Good with a keyboard and fluent in gibberish.
Background Illustrations provided by edison.rutgers.edu

I have seen the light! Let’s Encrypt is well poised to become the SSL key manager for those of us who don’t want to think about TLS. It’s easy to setup and configure, and generally just does the right thing.

So I’ve had the idea for a long time to write myself a little script that would configure VLC/Gstreamer/etc to pipe a video file in to v4l2loopback to expose it as a virtual webcam. Then I can just “play” it in Google Hangouts and have virtual movie watching parties, without silly things like “Ok, everyone hit play on 3!”

swiftonsecurity:

I want you to imagine someone for me. Her name is Jessica and she is 17 years old. She lives in a two bedroom apartment with her mother and uses an old laptop she got from one of her mom’s ex boyfriends. With it, she browses the portals that serve as her connection to the community constructed…

A reminder of what it’s like to live on the other side. Because sometimes we forget just how hard technology can be.

Ok, so last time I said there would be some designs in this post. That was a complete fabrication. (Or maybe an enhancement of the truth?)

I’ve been thinking a lot about harder problems: 1: I love Web Components. 2: Polymer has all the compatibility of car components (ie it only runs on Chrome).

So I’m leaning more towards Mozilla’s X-Tags to do some of the heavy lifting of Custom Elements, use HTML Imports, and leave Shadow DOM out of the picture. The problem with this is that X-Tags does approximately nothing for you with regards to templating, data binding, or anything else you need to do.

For some reason, I also want to move away to jQuery. Vanilla JS has come a long ways since 2004, and maybe if I use less frameworks of questionable utility, the lighter the app will be. To that end, I wrote doubledollar.js, a simple wrapper around some of the pain points of DOM (web components stuff, abbreviations of common operations, AJAX things, some promise stuff, etc). I expect to develop it more as I dig more into Leatherbound.

One the data side, I had a painful reminder that I’m no longer in key-document land and that Google Cloud DataStore (aka BigTable) stores simple schemaless records. So I had to do some actual thinking as to my data store.

What I’m thinking is that an entire post is stored as (sanitized) HTML in a single value in the database. Make sure that user-facing content and searchable text are in the text content of it. We’re already making heavy use of custom tags in front-end, so why not use them in the data store, too? The software can semantically know exactly what happened, widgets can be updated, and the messy implementation details (like the code to embed a video) don’t appear in the DB. Use tags like <lb-event>, <lb-picture>, <lb-tag>, <lb-mention>, etc. The software can easily parse these out for various reports (lists of media, tag clouds, etc).

For indexing, hash-tags and at-mentions would need to be also stored, but I consider these cache columns for the benefit of querying.

My next problem is the posting and editing process. Because of uploading media, posting an entry is not a simple POST request, but several. Clean up of media of deleted posts would need to follow (unless I take the tumblr approach and store everything forever). The alternative is to upload all the media at once, but this sounds like a recipe for bad user experiences (long post time, higher chance of failure, and unusual behavior).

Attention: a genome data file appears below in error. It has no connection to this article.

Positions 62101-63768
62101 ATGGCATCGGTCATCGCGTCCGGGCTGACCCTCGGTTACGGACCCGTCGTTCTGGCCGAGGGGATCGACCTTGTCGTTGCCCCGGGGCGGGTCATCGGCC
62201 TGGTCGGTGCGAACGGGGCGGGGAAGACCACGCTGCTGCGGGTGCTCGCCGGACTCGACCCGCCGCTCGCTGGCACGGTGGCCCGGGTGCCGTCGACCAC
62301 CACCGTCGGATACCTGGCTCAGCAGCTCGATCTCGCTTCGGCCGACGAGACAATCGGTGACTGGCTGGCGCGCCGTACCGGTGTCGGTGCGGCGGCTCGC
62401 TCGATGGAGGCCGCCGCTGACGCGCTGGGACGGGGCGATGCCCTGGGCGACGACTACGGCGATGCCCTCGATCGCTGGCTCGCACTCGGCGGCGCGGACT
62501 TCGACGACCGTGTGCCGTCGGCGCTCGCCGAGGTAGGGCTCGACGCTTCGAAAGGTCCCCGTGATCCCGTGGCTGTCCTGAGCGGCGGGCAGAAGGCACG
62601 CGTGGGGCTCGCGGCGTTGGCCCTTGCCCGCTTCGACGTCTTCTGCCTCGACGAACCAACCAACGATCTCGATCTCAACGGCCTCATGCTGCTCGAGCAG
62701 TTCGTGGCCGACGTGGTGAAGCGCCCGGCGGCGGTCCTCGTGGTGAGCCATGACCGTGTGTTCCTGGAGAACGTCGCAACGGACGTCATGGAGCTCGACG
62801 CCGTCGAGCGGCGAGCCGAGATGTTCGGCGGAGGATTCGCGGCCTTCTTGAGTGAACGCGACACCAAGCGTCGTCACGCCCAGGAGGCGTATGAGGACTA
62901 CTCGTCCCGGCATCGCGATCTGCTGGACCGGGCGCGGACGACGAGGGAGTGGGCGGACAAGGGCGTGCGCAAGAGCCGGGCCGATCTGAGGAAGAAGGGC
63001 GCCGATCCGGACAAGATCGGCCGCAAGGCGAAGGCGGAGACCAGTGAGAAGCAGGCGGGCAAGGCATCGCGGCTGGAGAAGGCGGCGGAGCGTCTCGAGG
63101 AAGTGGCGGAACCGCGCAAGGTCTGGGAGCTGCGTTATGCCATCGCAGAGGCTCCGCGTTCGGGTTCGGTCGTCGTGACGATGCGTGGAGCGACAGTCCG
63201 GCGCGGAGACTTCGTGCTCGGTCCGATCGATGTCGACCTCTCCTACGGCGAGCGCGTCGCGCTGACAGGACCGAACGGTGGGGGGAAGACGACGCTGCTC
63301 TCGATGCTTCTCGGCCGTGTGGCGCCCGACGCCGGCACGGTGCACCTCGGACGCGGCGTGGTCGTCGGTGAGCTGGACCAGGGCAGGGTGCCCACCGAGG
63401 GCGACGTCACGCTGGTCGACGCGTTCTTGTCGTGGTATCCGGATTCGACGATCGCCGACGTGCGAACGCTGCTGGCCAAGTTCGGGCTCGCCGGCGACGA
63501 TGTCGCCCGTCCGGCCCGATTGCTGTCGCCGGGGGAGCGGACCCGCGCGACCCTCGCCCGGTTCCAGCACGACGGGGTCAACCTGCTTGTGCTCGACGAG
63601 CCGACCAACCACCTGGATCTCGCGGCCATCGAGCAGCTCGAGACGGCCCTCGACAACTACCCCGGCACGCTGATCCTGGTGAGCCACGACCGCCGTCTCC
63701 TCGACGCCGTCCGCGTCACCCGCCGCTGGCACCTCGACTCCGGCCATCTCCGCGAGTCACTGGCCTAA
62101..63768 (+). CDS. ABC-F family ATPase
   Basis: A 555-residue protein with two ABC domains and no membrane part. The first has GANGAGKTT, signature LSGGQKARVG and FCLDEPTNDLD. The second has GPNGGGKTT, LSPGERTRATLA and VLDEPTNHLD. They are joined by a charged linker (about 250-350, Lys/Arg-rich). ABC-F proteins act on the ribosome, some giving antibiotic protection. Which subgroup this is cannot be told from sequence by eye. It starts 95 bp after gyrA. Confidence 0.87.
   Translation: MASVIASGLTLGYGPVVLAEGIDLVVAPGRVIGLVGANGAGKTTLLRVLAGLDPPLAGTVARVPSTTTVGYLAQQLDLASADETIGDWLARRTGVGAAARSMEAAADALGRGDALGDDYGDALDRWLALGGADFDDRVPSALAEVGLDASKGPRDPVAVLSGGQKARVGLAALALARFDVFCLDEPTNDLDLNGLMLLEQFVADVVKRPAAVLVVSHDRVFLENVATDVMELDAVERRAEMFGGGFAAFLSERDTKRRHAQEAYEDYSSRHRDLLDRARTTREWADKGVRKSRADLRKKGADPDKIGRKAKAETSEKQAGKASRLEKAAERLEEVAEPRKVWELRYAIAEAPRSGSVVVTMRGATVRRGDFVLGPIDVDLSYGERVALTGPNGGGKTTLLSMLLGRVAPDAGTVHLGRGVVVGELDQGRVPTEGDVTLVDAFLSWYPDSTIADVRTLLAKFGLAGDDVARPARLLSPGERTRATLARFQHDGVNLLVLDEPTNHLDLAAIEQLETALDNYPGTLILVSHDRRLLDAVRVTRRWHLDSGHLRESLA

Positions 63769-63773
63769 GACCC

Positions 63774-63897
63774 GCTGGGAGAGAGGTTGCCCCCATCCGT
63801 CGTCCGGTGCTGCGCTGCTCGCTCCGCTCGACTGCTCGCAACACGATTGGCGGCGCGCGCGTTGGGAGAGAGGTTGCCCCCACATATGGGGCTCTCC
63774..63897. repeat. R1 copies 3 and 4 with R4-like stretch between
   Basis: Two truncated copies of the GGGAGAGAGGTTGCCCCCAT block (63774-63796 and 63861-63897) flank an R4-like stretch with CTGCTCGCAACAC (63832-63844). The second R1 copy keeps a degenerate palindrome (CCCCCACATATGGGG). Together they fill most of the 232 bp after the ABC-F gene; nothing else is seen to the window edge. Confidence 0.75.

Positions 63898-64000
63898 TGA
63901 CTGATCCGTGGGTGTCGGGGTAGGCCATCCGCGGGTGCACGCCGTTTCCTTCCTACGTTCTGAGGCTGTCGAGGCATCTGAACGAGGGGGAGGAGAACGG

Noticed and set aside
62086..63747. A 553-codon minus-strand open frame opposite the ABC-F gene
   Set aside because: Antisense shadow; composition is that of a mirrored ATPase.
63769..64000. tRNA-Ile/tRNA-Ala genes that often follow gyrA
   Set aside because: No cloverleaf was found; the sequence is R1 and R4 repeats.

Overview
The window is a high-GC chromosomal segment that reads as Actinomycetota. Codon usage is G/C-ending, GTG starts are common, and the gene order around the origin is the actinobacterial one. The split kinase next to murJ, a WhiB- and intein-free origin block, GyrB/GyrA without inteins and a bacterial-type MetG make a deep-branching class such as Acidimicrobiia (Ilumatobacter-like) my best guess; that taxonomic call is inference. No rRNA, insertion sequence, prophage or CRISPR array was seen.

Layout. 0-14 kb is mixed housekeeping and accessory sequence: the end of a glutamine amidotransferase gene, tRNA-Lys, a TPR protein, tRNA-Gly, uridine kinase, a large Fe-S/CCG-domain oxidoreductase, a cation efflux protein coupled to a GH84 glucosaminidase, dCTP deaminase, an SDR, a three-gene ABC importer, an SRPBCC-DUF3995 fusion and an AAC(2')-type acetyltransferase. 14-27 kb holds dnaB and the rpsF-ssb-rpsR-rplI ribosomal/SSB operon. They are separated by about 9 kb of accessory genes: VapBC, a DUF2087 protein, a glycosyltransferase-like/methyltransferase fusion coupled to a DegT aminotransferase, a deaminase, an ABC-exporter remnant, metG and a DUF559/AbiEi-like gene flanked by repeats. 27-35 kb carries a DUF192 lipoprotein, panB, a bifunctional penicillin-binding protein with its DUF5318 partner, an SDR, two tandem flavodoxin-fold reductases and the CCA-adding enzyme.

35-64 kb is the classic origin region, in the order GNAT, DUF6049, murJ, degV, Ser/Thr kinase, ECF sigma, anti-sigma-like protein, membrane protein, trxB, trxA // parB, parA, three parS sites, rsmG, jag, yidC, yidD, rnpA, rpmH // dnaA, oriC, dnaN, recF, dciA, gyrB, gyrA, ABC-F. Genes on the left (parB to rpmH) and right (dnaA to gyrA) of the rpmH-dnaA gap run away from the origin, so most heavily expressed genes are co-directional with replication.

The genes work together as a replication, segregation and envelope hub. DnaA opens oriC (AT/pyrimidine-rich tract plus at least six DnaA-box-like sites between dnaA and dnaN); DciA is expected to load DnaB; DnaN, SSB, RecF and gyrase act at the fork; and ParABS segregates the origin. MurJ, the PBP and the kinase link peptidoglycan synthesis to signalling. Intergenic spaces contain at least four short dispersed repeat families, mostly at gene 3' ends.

I’ve been using the i3 Window Manager for a little while now on my laptop. For those of you who don’t know, i3 is a tiling window manager somewhere between wmii and awesome.

I personally find it’s minimal enough to be quite nice on my 15" laptop, but still implements useful things like notifications, systray, and a normal way to log out.

My customizations are available on my github with config file an support scripts. The big things it does is set up i3lock (with a fuzzed background, thanks to Image Magick), starts a bunch of baseline stuff, and fixes the Chrome App List.

So keyboard-based window management is here to stay for me. Good luck getting me on vim or emacs, though.

I’m working on a new project which I thought I’d turn into a series. It’s nothing fancy or sophisticated. The code name is Leatherbound, and it’s a diary/journal web app. This first post I just want to lay out the premise and some of the requirements and guidelines.

  • Easy to use
  • Responsive design

Some of the decisions I’ve made:

  • Using Material design: Because why not? At least it’s not more bootstrap)
  • Google AppEngine: scalable and free limits
  • Google Cloud Storage: I think NoSQL will work better than SQL
  • Python: Obviously
  • Google Login
  • Using Polymer (although that might not be mobile friendly? May ditch it)

Some features:

  • Optionally include events that have occurred since the last post (from Google Calendar)
  • Full WYSIWYG (I’m thinking inspired by hallo.js, but probably re-implemented for material)
  • Embedding media, including photos

Some other random details:

  • First screen after login is the new entry screen, and it should load fast. I figure its the #1 thing people do when they login.
  • May look into Ember? The initial load time is a concern against the previous requirement and Polymer’s already slow loading.

Next time, I’ll be showing the prototype interface I’ve got going so far.

(See all the posts with the #leatherbound tag.)

Seeing as I’m a maker, I’d have two ideas how to do this:

  1. Tear apart an off-the-shelf voice changer and exchange the speaker or other components for your own to get the behavior you need.
  2. Build your own voice changer

Either way, check what others have done (Hack A Day).

Keep in mind good speakers just take space. You can’t avoid this.